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Planning for your safety and the safety of those living in your home is vital to your well-being.

A Safety Plan is a personalized, practical plan that includes ways to remain safe 
while in a relationship, planning to leave, or after you leave.

A Safety Plan  - While living
with an abusive partner

Identify safe areas of your home

Safe areas have ways to escape

If arguments arise, move to the safe area

Don’t run to where the children are located

If violence is unavoidable, make yourself a small target

Go to a corner, curl up into a ball, protect your face

If possible, have a phone accessible

Always know what numbers to call for help

If your life is in danger, call 911

Let trusted friends and neighbors know in case you need help

Teach your children how to get help

Teach your children not to get involved in the violence

Tell your children that violence is never right

Practice how to get out safely.  Practice with your children

Plan what you are going to do if your children tell your abuser your plan

Keep weapons like guns and knives locked away

Make a habit of backing car into driveway for easy departure

Try not to wear scarves & long jewelry that can be used to strangle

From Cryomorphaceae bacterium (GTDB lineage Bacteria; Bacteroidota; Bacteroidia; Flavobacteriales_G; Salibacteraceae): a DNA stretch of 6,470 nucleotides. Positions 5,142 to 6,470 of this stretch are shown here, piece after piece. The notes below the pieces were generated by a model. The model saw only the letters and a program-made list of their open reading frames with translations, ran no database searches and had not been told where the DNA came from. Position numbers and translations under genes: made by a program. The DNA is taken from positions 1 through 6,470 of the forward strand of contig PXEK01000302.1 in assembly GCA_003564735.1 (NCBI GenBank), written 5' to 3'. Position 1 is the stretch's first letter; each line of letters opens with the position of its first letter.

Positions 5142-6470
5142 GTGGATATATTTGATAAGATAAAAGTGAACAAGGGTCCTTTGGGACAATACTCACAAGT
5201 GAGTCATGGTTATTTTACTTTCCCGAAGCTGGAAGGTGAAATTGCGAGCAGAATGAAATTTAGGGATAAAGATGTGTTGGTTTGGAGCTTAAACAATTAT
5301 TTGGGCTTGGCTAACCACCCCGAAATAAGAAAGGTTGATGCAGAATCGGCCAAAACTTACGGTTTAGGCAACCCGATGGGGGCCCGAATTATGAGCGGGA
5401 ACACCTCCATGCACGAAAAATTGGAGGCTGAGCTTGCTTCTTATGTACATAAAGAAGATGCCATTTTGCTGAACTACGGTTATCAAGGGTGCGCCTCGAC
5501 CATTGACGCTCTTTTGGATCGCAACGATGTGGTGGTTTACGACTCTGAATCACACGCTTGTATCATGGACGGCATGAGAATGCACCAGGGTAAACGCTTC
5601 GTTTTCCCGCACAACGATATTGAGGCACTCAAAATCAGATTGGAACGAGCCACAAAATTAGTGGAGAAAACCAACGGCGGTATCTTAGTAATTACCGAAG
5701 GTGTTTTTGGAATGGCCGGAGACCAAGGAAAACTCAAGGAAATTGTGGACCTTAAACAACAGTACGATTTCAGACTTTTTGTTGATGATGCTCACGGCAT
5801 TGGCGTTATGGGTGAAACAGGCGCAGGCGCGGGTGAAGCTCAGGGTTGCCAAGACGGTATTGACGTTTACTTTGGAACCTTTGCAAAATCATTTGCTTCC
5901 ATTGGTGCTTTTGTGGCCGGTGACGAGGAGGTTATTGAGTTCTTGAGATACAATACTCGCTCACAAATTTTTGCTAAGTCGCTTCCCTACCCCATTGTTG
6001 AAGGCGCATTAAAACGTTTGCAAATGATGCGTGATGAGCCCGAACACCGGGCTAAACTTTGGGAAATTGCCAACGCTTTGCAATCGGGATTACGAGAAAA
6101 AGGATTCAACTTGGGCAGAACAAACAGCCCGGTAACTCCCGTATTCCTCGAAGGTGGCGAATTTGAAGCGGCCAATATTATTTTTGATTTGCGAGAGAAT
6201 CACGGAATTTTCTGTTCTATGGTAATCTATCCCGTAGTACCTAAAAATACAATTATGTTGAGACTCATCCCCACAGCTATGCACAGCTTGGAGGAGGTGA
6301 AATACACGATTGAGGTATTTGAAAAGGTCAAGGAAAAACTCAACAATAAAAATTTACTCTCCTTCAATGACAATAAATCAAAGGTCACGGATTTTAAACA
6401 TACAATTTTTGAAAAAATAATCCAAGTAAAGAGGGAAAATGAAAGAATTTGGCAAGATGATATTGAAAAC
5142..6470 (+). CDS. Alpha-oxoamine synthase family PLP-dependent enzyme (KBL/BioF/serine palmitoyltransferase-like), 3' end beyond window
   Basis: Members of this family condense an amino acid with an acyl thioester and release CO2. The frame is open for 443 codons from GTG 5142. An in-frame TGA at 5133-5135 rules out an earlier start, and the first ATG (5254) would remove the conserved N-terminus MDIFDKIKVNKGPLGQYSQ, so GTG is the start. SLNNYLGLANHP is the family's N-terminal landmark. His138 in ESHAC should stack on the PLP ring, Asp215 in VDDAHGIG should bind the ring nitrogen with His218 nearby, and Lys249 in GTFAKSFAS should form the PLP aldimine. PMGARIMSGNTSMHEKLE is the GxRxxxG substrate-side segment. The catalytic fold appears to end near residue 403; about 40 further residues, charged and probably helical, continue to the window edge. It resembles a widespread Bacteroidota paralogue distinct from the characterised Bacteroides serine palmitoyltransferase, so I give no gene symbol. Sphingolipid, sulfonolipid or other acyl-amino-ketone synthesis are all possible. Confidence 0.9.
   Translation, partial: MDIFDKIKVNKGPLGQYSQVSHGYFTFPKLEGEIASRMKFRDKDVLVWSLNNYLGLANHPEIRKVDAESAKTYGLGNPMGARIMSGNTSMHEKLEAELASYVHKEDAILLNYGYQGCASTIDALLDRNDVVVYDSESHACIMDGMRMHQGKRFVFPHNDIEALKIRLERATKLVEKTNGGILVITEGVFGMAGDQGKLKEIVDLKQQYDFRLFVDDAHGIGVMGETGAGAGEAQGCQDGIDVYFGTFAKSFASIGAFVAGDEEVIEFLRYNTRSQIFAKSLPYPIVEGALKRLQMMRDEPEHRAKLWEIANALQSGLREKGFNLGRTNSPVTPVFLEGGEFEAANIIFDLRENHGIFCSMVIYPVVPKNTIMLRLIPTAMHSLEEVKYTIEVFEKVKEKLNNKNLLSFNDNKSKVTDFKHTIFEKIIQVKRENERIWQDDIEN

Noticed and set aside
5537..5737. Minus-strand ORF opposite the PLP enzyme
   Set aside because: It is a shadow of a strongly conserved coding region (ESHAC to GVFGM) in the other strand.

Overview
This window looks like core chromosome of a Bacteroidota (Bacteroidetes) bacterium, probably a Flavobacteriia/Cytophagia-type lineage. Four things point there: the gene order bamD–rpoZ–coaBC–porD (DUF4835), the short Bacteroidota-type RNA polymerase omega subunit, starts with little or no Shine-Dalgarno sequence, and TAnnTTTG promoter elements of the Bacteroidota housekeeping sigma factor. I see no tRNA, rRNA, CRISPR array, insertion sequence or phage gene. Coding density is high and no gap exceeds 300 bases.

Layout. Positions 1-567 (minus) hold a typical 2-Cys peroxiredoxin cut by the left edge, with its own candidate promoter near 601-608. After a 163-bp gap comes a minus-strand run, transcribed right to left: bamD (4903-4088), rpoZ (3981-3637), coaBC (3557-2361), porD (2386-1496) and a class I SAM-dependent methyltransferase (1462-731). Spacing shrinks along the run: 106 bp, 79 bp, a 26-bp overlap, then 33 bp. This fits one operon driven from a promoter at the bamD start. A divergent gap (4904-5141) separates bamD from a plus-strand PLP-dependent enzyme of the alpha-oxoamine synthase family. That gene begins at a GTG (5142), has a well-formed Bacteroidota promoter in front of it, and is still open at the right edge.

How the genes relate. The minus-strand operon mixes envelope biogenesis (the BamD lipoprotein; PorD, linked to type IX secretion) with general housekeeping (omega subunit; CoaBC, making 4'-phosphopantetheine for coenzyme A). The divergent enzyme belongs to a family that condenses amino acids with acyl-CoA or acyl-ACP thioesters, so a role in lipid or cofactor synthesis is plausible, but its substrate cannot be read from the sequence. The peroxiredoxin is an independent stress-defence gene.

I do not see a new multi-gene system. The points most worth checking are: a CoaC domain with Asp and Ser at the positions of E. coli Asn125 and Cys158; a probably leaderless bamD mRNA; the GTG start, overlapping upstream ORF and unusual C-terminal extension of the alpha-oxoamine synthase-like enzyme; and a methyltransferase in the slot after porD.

Create several plausible reasons to leave the house at different times of day

Practice leaving at different times of day

Know where you are going when you leave

Have one or two locations where you will go

Have a plan for when violence escalates in the home.  
Always be aware of the closest exit and how you are 
going to get out when violence occurs.

The National Center on Domestic Violence & Sexual Violence
Safety Plan

Violence tends to escalate
when you try to leave. 

Some things to keep in mind
before you leave.

Keep any evidence of physical abuse, such as pictures of injuries

Keep a journal of all violent incidences – dates, events, threats

Keep journal in a safe place | Know where to get help

Tell someone what is happening to you

If injured, go to a doctor or an emergency room

If injured, make a report of what happened to you

Plan with your children

Identify a safe place for children to go if violence erupts

Reassure children their job is to stay safe, not to protect you

Try to set money aside or ask a friend to keep money for you



Driver’s license

Birth certificate 

Children’s birth certificates

Social security cards

Financial information

Money and/or credit cards -

-(in your name)

Checking and/or savings account books

Legal Papers

Protective order

Copies of any lease or rental agreements, or deed to home

Car registration, health & life insurance papers

Medical records for you and your children

School records

Passport | Visa, etc.

Divorce and custody papers

Marriage license

Emergency Numbers

Your local police and/or sheriff’s department

Your local domestic violence program or shelter

Friends, relatives and family members

Your local doctor’s office, hospital and

Family Justice Center



Extra set of house and car keys

Valuable jewelry

Pay-as-you-go cell phone

Address book

Pictures and sentimental items

Several changes of clothes for you and your children

Emergency money


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